If I say I’ve moved to California and make a new Will there, who’s going to argue?

February 8th, 2021  |  Estate Planning

Johnny Hallyday’s Story  

Johnny Hallyday might be the biggest pop star you’ve never heard of. Over the course of a long career based in France, he sold more than 110 million records worldwide, making him one of the best-selling singers of all time. He was credited with bringing rock and roll to France and was called the French Elvis.

However, starting in 2007, Johnny and his fourth wife began spending a lot of time in California, and he even got a US Green Card in 2014.

When Johnny died in 2017, his estate included his rights to over 1000 songs as well as properties in France, the Caribbean and California.

Johnny left a will made in California, which left everything to his fourth wife and nothing to his two adult children who lived in France. While disinheriting adult children is acceptable in California, the laws of France oblige parents to leave a portion of their estate to each of their children. So, the issue was whether Johnny lived in California, in which case his California will took full effect, or whether he lived in France, in which case the French children had a valid claim against his estate.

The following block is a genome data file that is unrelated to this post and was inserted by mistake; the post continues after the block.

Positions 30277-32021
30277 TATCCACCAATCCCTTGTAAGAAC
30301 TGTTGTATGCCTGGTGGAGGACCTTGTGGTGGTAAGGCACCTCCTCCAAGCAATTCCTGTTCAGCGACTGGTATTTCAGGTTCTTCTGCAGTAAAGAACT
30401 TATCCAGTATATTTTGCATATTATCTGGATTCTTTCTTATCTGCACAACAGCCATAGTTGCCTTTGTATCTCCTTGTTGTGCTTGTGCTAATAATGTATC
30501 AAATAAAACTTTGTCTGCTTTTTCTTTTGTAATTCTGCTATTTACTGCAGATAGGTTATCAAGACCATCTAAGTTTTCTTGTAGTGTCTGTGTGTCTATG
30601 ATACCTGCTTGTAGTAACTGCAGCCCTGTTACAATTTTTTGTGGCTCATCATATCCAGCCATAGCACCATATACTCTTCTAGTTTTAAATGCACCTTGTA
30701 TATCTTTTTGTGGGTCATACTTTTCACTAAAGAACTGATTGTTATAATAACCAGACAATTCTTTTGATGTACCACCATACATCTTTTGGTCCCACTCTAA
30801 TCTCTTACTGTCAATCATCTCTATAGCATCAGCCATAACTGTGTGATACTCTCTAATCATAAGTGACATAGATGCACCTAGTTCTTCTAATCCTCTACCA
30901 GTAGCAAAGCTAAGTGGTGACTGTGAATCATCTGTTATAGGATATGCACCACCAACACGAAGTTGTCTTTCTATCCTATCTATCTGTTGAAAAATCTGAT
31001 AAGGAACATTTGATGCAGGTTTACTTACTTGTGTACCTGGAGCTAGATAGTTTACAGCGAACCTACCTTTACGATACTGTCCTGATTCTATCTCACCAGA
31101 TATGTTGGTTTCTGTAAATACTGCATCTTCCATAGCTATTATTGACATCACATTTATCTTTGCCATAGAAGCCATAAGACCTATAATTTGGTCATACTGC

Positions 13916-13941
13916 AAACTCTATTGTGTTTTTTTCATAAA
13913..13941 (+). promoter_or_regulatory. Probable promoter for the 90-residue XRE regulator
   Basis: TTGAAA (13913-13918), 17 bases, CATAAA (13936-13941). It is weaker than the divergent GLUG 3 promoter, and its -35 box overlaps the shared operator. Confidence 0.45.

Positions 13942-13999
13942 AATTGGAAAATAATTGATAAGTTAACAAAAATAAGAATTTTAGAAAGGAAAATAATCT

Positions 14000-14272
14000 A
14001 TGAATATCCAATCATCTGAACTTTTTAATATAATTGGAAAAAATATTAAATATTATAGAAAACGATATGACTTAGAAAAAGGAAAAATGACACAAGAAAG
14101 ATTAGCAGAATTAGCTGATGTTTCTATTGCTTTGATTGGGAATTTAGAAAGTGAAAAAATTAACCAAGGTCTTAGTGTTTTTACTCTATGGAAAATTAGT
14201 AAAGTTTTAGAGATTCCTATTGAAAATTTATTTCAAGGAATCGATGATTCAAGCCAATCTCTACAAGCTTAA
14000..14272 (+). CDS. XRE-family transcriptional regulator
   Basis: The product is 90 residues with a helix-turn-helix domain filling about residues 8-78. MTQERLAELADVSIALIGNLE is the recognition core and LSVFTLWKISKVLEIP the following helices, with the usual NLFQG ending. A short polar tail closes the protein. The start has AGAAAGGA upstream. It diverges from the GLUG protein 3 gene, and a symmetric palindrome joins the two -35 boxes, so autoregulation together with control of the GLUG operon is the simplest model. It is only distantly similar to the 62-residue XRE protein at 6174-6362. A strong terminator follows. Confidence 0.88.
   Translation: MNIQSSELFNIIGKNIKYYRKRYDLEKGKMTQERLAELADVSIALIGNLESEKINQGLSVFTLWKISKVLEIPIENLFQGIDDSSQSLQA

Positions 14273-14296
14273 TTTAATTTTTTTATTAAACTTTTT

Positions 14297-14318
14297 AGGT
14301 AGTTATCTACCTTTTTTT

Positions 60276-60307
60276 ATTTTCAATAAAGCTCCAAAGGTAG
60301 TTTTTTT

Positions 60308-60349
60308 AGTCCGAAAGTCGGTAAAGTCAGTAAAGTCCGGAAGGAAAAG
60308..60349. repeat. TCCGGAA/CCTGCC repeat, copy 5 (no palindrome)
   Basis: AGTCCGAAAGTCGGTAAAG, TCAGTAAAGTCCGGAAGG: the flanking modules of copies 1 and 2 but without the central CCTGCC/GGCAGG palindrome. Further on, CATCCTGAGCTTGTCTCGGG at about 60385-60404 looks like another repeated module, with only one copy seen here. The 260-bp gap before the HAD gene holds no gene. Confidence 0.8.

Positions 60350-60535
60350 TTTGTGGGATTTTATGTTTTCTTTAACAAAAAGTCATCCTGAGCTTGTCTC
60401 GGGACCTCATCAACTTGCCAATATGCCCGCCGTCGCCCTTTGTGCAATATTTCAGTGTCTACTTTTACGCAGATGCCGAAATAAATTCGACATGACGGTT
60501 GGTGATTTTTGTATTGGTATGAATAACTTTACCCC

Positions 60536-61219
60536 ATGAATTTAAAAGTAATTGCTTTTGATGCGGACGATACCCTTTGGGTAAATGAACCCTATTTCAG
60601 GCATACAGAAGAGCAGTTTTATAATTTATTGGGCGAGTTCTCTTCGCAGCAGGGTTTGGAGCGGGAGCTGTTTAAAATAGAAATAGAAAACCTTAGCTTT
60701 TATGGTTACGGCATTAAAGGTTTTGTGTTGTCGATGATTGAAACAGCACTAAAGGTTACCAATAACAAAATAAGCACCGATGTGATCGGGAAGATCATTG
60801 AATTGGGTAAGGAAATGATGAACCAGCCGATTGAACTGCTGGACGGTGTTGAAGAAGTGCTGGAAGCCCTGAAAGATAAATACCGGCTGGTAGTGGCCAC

Unfortunately for Johnny, he had opened an Instagram account in 2012, and from that time he regularly posted photos on the social media site. Whether he knew it or not, his photos included tags indicating where they were taken.  His French children got busy cataloguing his posts and produced a chart displaying their father’s whereabouts from 2012 to 2017 according to his Instagram photos. On the basis of the Instagram evidence, the French court was satisfied that he was a resident of France, and the French children won their inheritance.

Lawyer’s comment: Moving to a new jurisdiction is one of the “changes of circumstances” that mean you should review your will. And if you want to claim you are a resident of California, don’t leave a trail of photos online that prove you spent more time in France. Posts on social media are increasingly being used as evidence in all kinds of cases.